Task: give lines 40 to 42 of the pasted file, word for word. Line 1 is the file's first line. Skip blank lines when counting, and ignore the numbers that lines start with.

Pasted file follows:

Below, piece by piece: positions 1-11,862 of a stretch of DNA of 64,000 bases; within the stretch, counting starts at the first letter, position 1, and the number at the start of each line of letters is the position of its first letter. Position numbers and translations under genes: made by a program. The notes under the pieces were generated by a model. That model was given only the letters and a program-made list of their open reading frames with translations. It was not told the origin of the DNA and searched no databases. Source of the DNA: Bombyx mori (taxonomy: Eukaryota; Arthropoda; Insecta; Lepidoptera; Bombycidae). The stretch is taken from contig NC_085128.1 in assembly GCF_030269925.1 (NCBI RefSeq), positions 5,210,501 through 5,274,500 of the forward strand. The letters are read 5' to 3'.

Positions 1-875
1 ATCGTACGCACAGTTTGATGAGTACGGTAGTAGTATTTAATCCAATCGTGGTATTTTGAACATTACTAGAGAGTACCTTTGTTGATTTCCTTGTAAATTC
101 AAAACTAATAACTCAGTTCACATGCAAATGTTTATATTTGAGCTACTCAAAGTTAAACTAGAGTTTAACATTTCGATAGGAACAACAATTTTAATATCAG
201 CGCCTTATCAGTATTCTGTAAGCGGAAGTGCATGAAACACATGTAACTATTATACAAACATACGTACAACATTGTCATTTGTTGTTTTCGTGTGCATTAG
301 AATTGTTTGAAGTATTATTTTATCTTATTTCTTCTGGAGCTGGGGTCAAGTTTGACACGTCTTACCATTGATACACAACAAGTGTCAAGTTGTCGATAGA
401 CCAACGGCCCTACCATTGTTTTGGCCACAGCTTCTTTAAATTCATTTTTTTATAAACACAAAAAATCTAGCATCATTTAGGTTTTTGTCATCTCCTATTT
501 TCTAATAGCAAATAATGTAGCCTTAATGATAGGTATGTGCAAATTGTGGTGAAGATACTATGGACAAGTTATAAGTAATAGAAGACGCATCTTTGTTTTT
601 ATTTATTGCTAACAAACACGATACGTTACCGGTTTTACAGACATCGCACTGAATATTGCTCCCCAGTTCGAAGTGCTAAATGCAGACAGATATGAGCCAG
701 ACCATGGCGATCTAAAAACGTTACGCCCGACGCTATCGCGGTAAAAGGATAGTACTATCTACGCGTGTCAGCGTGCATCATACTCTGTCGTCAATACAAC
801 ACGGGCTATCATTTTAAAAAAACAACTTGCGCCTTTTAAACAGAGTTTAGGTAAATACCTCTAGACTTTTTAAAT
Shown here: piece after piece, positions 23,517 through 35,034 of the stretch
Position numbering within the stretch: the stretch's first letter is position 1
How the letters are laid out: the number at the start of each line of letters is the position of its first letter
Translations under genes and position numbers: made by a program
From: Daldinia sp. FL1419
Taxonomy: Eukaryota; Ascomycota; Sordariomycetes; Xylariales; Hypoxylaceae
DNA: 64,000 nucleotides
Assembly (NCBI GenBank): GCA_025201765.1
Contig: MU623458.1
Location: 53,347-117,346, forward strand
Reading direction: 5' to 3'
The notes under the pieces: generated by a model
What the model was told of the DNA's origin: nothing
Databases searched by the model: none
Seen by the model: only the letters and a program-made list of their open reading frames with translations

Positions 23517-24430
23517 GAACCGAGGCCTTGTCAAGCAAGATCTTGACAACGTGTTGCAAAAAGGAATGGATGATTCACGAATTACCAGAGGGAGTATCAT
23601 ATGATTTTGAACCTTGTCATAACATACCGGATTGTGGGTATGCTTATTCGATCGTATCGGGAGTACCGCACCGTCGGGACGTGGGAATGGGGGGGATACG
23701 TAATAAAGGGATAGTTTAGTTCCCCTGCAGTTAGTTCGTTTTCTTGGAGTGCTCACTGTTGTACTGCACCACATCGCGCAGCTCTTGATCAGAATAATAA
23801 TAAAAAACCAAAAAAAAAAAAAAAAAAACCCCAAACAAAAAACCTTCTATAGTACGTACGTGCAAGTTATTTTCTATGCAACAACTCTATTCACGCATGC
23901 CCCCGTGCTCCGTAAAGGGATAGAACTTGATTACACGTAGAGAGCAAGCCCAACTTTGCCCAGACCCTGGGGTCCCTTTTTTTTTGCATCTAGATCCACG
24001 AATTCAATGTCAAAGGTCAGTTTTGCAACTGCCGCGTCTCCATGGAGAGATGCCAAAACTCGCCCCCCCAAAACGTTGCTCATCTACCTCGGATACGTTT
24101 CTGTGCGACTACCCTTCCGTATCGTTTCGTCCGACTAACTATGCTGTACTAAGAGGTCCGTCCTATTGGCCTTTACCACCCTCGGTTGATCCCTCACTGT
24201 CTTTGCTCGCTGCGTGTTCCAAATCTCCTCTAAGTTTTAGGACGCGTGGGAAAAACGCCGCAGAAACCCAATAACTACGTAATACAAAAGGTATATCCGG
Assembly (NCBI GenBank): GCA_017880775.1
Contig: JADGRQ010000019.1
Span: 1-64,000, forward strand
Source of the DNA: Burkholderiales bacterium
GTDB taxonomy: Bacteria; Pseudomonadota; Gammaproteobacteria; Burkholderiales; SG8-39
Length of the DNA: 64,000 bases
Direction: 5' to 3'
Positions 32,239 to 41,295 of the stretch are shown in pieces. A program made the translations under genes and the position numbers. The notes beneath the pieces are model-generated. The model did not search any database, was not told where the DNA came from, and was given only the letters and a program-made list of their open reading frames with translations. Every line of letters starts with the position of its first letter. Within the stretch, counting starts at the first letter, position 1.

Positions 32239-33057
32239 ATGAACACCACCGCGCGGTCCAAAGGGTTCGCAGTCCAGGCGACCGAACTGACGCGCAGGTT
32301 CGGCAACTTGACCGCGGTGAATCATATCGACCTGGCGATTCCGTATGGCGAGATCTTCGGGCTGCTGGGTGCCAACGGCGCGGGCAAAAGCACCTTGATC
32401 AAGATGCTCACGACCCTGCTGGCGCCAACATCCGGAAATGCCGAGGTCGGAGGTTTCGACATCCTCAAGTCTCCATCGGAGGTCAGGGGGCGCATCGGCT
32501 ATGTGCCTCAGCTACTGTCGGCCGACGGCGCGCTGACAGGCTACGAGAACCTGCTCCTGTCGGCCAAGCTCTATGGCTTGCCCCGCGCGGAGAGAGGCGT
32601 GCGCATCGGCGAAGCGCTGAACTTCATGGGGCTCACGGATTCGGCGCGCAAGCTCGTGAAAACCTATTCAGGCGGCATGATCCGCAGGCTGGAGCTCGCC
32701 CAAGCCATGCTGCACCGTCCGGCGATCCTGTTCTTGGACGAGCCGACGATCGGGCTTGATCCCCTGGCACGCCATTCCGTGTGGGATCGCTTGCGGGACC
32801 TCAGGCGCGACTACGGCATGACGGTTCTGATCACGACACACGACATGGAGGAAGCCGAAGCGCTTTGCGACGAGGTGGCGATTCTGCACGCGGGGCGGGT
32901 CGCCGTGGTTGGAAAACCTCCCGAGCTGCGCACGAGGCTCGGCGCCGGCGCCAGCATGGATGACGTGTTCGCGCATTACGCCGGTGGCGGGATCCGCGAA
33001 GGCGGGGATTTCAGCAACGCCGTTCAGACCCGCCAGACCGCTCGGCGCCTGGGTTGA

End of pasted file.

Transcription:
GTDB taxonomy: Bacteria; Pseudomonadota; Gammaproteobacteria; Burkholderiales; SG8-39
Length of the DNA: 64,000 bases
Direction: 5' to 3'